YORK, Pa. — Joe Kirby was at work in Maryland when he got the phone call. He drove back to his Pennsylvania home, texting his boss that there was an emergency.
His wife, Christina, was hysterical. There was a member of the York County Sheriff’s Office going through every room of their house, taking inventory of their property to eventually put up for sale. The deputy sheriff told her he’d already done it with the cars in the driveway: a 2002 BMW 3 Series and 2007 Volkswagen GTI.
It was over their unpaid trash bill to Penn Waste.
Kirby called the Pennsylvania State Police — he’d never heard of that happening before over small debts. He met the deputy sheriff outside and paid off the bill, which was about $160. With court costs and fees, the total was more than $650.
They’d been receiving notices and yellow slips at their house but didn’t think much of them. Kirby said his wife has medical conditions — she’s sometimes in the hospital for one month at a time — so they struggle with bills. They always eventually pay them, he said.
“It was real demeaning to us,” said Kirby, 34, a plumber from Codorus Township.
An analysis by the York Daily Record/Sunday News shows that Penn Waste has used this powerful legal process — filing what’s called a writ of execution on personal property — at least 263 times in cases that were started since the beginning of 2016. Most of the bills owed are between $150 and $250.
In a few instances, the business has asked a judge to direct the sheriff’s office to break and enter someone’s home with a locksmith if he or she refuses to let a deputy in. Meanwhile, during that same period, competing waste-hauling companies did not use the practice in York County.
Penn Waste is owned by state Sen. Scott Wagner, R-Spring Garden Township, who’s one of three candidates vying for the GOP nomination for governor on May 15.
His company has come under fire in the past for filing lawsuits against customers who don’t pay their bills. Recently, Paul Mango, a retired health care systems consultant who’s also running in the Republican primary, unveiled an attack ad called “Faded Neon,” which, in part, criticizes Wagner for suing an 84-year-old woman who refused to pay for trash collection in 2004.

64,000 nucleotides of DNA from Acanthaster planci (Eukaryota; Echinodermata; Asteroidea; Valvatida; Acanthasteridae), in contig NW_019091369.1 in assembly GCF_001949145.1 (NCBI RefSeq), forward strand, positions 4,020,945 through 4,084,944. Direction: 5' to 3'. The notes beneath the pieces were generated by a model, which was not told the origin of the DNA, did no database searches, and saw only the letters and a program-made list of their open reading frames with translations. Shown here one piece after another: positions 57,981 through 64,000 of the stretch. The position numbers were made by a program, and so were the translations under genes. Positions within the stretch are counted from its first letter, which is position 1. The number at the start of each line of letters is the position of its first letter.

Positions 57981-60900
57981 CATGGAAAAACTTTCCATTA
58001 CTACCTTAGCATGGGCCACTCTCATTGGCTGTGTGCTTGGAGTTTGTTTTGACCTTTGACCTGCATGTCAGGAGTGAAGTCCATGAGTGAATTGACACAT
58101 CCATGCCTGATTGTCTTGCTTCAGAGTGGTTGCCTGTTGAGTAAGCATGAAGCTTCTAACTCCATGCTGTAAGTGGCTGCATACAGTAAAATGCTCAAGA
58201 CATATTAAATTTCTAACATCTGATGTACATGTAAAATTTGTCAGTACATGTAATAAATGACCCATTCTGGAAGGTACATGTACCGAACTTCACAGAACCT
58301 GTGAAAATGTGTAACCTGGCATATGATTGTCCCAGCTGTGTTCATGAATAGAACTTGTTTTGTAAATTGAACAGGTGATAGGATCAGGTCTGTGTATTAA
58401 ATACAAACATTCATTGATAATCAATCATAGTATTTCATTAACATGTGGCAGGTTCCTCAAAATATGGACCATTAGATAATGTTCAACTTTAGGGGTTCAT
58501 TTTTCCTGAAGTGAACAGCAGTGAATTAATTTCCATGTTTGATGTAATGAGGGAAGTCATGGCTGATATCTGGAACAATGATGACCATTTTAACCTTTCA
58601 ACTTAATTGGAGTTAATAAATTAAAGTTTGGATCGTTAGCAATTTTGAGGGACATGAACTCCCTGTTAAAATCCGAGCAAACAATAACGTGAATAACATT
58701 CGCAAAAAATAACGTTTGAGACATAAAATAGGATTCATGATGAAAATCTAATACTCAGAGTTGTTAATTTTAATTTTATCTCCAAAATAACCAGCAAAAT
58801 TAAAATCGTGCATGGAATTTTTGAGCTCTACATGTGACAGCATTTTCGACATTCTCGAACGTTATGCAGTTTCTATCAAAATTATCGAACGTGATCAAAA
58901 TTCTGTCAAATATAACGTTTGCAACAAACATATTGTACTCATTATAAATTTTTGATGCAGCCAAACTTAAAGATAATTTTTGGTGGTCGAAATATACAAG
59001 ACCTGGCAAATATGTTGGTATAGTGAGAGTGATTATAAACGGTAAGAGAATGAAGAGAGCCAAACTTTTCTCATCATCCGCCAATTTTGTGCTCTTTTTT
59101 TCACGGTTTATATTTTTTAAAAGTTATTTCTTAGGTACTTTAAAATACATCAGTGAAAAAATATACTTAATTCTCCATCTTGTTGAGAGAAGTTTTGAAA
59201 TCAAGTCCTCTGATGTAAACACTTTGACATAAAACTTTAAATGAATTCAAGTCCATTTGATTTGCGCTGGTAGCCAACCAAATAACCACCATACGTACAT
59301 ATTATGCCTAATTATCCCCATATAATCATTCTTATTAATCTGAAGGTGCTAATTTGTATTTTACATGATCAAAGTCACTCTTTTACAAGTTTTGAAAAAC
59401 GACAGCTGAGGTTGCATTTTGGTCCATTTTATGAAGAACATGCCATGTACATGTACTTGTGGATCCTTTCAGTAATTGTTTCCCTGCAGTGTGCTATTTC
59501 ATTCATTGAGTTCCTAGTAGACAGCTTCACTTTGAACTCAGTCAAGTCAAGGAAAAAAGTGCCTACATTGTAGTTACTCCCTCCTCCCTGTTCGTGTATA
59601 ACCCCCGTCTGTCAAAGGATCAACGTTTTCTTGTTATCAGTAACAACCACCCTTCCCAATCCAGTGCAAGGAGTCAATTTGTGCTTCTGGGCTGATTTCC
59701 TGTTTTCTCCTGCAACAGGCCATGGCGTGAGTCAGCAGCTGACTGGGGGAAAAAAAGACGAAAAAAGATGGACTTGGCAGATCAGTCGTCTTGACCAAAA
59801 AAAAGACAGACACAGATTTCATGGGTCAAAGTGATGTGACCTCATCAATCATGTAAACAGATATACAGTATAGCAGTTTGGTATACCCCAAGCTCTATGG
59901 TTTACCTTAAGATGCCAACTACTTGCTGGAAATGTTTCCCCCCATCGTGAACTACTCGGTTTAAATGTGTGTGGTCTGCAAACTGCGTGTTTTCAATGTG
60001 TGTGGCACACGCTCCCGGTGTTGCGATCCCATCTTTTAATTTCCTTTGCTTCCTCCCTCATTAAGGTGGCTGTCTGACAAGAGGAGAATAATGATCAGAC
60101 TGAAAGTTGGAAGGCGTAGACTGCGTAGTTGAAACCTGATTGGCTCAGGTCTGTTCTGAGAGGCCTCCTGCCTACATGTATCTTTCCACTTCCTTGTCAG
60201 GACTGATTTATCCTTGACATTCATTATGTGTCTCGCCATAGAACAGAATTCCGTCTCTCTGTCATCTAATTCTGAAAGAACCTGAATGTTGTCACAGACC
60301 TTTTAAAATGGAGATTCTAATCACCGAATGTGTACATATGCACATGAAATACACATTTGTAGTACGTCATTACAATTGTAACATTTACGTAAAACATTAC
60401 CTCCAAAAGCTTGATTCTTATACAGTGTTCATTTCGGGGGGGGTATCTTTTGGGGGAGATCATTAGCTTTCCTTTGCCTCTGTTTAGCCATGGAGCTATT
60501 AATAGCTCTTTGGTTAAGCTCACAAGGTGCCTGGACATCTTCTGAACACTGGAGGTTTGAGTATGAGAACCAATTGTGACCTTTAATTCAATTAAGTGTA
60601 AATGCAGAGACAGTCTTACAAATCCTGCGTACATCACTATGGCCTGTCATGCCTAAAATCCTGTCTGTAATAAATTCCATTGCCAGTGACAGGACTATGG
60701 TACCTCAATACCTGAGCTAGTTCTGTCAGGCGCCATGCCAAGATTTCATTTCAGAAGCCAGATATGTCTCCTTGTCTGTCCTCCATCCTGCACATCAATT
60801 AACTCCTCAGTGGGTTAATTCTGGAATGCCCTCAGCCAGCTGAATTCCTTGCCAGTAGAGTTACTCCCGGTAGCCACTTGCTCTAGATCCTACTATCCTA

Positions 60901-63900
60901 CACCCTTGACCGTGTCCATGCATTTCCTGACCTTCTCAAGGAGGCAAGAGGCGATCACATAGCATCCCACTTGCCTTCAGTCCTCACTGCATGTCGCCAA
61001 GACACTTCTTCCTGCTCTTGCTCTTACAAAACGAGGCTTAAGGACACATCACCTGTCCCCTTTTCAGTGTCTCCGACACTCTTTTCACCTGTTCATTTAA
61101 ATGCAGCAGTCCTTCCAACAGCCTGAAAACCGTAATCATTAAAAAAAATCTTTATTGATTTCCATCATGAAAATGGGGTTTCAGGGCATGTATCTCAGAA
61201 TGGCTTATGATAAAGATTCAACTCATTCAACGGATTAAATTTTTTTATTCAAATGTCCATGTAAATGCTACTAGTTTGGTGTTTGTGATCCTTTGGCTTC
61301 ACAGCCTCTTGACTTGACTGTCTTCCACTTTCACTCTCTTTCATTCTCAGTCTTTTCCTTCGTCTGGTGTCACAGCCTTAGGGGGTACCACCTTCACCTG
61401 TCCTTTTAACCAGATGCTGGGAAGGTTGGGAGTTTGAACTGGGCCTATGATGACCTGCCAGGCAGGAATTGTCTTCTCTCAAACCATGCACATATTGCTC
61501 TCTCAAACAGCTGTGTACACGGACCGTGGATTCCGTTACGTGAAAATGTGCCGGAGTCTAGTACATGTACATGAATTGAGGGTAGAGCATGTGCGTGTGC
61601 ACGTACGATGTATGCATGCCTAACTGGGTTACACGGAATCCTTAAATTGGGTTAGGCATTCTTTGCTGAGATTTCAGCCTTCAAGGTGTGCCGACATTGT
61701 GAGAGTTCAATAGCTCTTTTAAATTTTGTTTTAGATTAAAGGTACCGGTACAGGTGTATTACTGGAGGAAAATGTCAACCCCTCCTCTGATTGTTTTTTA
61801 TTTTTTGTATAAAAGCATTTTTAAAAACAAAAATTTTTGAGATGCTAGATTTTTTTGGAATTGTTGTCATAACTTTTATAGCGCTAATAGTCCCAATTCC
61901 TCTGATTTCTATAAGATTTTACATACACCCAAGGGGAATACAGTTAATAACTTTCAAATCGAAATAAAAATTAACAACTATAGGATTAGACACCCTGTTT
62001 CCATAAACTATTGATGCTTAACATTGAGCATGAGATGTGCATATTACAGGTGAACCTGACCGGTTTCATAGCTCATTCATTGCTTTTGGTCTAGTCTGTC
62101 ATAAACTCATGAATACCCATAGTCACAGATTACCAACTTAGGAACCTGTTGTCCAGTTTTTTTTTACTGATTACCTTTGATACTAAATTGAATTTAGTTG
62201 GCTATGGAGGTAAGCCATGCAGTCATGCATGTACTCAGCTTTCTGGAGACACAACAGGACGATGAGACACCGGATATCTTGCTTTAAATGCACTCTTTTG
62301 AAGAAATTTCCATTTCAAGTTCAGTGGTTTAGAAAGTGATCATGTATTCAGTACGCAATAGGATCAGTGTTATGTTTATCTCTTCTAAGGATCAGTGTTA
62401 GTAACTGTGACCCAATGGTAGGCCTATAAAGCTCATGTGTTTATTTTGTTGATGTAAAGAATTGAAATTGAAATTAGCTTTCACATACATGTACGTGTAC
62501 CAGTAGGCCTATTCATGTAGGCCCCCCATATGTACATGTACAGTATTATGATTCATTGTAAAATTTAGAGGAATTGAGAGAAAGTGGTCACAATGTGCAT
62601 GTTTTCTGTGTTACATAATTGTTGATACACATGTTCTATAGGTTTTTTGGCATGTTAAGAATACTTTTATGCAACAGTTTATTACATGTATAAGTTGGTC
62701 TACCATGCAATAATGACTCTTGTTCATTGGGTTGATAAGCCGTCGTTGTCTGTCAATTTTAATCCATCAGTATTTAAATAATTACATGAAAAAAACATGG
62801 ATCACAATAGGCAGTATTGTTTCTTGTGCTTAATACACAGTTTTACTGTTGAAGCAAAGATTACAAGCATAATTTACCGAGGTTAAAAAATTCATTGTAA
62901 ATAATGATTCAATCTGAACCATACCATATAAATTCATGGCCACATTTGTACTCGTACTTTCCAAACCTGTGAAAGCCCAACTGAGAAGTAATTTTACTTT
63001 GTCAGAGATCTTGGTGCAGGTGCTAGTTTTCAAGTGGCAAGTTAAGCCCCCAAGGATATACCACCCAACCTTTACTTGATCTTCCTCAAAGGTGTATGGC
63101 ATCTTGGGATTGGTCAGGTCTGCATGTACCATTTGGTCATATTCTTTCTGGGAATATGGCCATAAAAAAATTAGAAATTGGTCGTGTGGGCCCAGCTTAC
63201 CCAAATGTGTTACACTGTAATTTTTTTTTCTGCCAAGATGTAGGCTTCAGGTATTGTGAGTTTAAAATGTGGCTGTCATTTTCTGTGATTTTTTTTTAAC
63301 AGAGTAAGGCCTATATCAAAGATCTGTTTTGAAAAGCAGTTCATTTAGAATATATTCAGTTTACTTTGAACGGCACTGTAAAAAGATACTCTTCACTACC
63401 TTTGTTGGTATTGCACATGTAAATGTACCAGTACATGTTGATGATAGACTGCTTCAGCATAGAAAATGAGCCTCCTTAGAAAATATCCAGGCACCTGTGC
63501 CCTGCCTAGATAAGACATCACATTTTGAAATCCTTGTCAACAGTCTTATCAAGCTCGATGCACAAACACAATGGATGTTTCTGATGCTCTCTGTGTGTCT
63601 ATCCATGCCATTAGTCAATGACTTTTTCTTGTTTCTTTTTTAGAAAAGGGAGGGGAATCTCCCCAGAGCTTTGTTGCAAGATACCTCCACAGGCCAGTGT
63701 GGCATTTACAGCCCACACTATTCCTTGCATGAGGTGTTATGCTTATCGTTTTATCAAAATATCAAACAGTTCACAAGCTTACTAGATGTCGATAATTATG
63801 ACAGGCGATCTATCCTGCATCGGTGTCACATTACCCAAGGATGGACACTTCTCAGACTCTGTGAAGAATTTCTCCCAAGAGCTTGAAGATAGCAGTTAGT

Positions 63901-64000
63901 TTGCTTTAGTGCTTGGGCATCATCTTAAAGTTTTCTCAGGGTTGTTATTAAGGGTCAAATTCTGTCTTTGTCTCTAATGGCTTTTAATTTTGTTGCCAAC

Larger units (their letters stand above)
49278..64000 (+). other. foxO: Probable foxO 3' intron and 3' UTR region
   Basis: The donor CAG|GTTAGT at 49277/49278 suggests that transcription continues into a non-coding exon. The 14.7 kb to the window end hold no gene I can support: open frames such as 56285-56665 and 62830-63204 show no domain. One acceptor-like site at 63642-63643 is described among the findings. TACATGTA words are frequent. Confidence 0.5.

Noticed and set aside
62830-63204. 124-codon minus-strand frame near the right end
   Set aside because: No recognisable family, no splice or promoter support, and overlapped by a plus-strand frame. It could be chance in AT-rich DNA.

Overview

In one campaign ad, Wagner vows to “put big government in the dumpster” if elected governor. He’s called himself “a private sector guy.”
In a statement, Amanda Davidson, director of marketing for Penn Waste, said the company bills more than 100,000 customers across southcentral Pennsylvania.
The business gives people multiple opportunities before and after legal action is initiated to set up a payment plan. Penn Waste will file a writ of execution in “extreme cases” in which a customer has continuously refused to pay a debt. At the point of a sheriff’s sale, she said, a person has been given, on average, nine months to satisfy his or her obligations.
“Penn Waste provides an important service to this community,” Davidson said. “We do not think it is unreasonable to utilize the judicial system to collect money owed to us for services we have already provided.”
Here’s how the process works:
First, Penn Waste — or any person or company that’s owed money — can go to court and ask a district judge to enter a judgment in its favor. If someone does not appeal within 30 days, the business can file the decision with the York County Prothonotary’s Office and ask for a writ of execution to be issued.
The plaintiff needs to include a $200 check to cover sheriff’s costs. The writ of execution is valid for 90 days.
A deputy sheriff inventories their personal property, which prevents the owner from doing anything with the items. If that happens, it’s a crime: defrauding secured creditors. There are some possessions that are exempt under the law and can’t be touched, including Bibles, sewing machines and school books.
People can pay off the full amount or work something out with the company. If not, the items eventually go up for sheriff’s sale.
In a civil complaint, Penn Waste said the Kirbys last made a payment on April 7, 2017, which was applied to the oldest invoices. They refused to contact the company to make payment arrangements, according to court documents.